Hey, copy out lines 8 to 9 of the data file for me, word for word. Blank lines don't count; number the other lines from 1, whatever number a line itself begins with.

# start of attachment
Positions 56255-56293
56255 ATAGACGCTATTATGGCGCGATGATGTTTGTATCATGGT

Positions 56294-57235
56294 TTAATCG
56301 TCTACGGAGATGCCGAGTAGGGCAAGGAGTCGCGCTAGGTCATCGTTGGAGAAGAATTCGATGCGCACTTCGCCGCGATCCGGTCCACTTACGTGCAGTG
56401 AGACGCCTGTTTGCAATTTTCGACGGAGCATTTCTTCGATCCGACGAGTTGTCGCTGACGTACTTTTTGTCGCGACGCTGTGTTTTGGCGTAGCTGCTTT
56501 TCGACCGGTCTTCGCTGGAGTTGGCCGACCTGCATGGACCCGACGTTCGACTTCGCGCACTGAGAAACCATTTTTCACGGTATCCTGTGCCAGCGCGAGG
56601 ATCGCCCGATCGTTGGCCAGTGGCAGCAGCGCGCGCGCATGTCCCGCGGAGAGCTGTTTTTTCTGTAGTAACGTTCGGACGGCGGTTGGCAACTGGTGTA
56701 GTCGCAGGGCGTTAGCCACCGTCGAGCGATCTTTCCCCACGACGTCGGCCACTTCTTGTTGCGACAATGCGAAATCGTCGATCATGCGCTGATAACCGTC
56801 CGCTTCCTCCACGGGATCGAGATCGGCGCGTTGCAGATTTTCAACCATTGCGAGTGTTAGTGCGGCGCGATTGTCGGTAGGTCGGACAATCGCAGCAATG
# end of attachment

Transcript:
56601 ATCGCCCGATCGTTGGCCAGTGGCAGCAGCGCGCGCGCATGTCCCGCGGAGAGCTGTTTTTTCTGTAGTAACGTTCGGACGGCGGTTGGCAACTGGTGTA
56701 GTCGCAGGGCGTTAGCCACCGTCGAGCGATCTTTCCCCACGACGTCGGCCACTTCTTGTTGCGACAATGCGAAATCGTCGATCATGCGCTGATAACCGTC